While in Rome for a family wedding I was asked by a friend why I did a particular behavior.  Her tone kept what she said a question and not a criticism.  And I gave her a quick and reasonable answer.  But the question stuck—a light shone on that issue.  Later I was able to reflect on the revealed behavior, see it for what it was, and choose to change, although I wondered how I would be able to.  As if the prayer of my heart were answered, I was empowered to live differently, at least for a time.  The old behavior remains in the light, and the desire of my heart to change is not forgotten.  I am more aware of what the behavior does to another.  I remain dependent on Christ to live in the new.

Queries:

When has someone’s words revealed to you what was hidden in you?

What has enabled you to change—for a short time or more permanently? And how could you or do you stay connected with that power?

Prayer:

May your light shine in my heart revealing what is hidden and needs the light of day.  Increase my consciousness of your light in my life, and the openness of my heart to be changed.

For further reflection:

“I am the light of the world.  Whoever follows me will never walk in darkness but will have the light of life” (John 8: 12).

Your strength is to stand still, after ye see yourselves; whatsoever ye see yourselves addicted to, temptations, corruption, uncleanness, &c. then ye think ye shall never overcome. And earthly reason will tell you, what ye shall lose; hearken not to that, but stand still in the Light, that shows them to you, and then strength comes from the Lord, and help contrary to your expectation: then ye grow up in peace, and no trouble shall move you.  (George Fox, Epistle 10)

Heaven

As someone of a certain age, I find that pondering about what happens when we die is natural. For some the answer is about going to heaven. A widespread belief is that heaven is the place you go after you die if you believe in Jesus as your Lord and Savior. Some would add the assumption that it is where you go if you have been good enough. For some, this picture gives life and hope. For others, this understanding seems too pat, simply unbelievable, or meaningless.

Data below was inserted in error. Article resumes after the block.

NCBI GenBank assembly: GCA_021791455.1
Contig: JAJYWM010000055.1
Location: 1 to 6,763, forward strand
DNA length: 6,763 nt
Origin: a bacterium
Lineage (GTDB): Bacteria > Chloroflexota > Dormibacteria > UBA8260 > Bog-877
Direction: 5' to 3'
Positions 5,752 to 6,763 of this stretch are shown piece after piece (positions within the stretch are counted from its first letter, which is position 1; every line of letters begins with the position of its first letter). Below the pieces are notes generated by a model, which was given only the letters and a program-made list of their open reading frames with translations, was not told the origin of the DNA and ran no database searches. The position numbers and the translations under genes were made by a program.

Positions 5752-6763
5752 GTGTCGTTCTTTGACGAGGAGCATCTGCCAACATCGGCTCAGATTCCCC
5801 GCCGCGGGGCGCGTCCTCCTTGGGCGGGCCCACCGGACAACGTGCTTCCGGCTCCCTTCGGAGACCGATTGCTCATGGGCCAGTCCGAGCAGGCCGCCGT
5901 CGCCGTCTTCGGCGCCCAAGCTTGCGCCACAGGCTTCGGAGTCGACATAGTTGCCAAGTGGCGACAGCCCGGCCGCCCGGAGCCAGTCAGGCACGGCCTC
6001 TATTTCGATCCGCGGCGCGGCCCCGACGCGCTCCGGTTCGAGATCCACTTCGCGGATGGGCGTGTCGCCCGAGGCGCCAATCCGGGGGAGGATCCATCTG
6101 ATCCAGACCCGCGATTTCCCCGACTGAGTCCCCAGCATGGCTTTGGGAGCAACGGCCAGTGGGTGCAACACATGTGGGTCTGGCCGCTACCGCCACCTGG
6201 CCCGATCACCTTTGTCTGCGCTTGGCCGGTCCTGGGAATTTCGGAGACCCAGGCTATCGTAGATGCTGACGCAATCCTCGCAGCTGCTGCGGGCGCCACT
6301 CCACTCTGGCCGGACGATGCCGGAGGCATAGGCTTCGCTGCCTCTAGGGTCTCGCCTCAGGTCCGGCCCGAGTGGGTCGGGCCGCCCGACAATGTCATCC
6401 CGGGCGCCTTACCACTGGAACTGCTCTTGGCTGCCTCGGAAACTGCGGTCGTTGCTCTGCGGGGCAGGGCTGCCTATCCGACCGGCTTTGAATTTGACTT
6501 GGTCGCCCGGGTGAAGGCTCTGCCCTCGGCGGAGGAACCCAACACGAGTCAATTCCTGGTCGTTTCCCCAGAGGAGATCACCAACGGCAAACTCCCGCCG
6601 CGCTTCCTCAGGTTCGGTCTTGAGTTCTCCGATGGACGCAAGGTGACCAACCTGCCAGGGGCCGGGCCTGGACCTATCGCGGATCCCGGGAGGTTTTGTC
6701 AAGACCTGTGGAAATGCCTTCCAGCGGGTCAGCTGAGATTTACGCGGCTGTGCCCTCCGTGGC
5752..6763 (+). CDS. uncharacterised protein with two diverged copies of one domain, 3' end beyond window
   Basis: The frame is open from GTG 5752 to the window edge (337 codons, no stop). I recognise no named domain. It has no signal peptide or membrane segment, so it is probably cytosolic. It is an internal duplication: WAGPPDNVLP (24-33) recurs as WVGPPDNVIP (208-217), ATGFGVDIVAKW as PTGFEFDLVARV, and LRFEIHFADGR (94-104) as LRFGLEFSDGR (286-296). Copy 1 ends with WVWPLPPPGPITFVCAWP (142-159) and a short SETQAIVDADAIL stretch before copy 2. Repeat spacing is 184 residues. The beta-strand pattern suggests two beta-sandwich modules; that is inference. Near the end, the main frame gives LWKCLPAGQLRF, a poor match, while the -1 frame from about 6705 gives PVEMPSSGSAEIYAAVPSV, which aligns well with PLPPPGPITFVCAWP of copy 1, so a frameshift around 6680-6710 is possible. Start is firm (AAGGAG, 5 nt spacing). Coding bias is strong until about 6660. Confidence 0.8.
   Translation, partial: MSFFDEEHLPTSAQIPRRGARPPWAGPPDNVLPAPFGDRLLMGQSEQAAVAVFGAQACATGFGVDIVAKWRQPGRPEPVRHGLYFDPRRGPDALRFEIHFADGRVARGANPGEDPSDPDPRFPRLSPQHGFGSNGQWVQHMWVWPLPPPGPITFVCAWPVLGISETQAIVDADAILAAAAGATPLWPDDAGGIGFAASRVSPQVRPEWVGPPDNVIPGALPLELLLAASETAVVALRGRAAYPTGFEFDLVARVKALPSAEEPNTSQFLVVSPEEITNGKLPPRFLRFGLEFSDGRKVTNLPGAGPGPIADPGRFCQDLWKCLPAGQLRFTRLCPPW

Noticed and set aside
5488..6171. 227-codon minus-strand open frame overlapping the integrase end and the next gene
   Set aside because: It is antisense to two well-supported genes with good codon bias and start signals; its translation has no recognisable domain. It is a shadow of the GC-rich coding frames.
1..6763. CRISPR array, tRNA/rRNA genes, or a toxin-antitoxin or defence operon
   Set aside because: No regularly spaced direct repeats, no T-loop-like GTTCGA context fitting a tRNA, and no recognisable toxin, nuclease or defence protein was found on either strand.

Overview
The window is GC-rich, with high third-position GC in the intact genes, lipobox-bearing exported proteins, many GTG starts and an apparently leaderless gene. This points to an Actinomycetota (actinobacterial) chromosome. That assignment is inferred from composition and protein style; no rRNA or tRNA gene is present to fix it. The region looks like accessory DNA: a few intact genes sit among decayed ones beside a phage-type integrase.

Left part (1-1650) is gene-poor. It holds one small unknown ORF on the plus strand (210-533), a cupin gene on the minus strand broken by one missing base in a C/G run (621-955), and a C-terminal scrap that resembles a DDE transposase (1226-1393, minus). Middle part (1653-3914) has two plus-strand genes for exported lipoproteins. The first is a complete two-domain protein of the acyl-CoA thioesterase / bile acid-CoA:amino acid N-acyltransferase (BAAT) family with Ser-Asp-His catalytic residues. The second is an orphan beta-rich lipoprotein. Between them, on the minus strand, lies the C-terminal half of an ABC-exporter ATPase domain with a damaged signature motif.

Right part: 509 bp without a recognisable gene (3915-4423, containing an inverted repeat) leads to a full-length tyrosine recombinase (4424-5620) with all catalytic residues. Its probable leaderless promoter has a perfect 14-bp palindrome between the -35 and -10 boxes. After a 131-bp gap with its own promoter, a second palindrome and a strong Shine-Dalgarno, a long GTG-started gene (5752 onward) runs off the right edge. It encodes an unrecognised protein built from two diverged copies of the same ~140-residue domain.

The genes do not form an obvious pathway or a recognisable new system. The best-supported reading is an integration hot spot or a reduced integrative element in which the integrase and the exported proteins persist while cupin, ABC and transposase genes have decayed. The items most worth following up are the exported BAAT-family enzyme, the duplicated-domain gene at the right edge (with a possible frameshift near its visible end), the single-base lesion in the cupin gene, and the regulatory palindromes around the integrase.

I think there are other faithful ways to think about heaven. Jesus teaches his disciples to pray for God’s kingdom to come on earth as it is in heaven (Matthew 6: 9-13). The yearning is for the two realms to be one—one where God’s ways are fully and completely present, where God’s “commandments” are in our hearts so that we choose to live them and live in harmony with all—the beloved community. God reigns–not human rulers, who are caught up in the ways of power and dominance.

Early Friends were among other religious people who were trying to find a way to bring the kingdom of heaven to earth. George Fox realized that the peaceable kingdom couldn’t come through violence and war. He came to know experientially that our hearts need to be changed, and that Christ is present and available to teach us– to love, to live in harmony, to follow God’s ways. Heaven is not confined to what happens to us when we die, or where we go after this life. As we come to know that life and power that tenders our hearts and changes our ways (this is different from intellectual assent to a set of beliefs), heaven—eternal and everlasting life—begins now.

When we are “in heaven,” all that is good in us rises up. All that hurts and destroys is ended. There is oneness and unity, creation is sustained. God dwells with us and in us. Because we know it now in moments, and as a promise, we hope that in time we will know it in full. That hope, held deeper and deeper, changes our lives now and forever. Death, then, I think, is a continued moving into love.

Queries:

What do you think about heaven and how does that impact how you live now?

When have you experienced that sense of oneness with all, of being loved completely, of God dwelling within, of being transformed?

Prayer:

In your imagination allow a vision of heaven to rise up. Take that into your heart and dwell there.

For further reflection:

“I will put my law within them and I will write it on their hearts . . .” (See Jeremiah 31: 31-34).

“Now I was come up in spirit through the flaming sword into the paradise of God. All things were new, and all the creation gave another smell unto me than before, beyond what words can utter.” –George Fox, Journal, 1647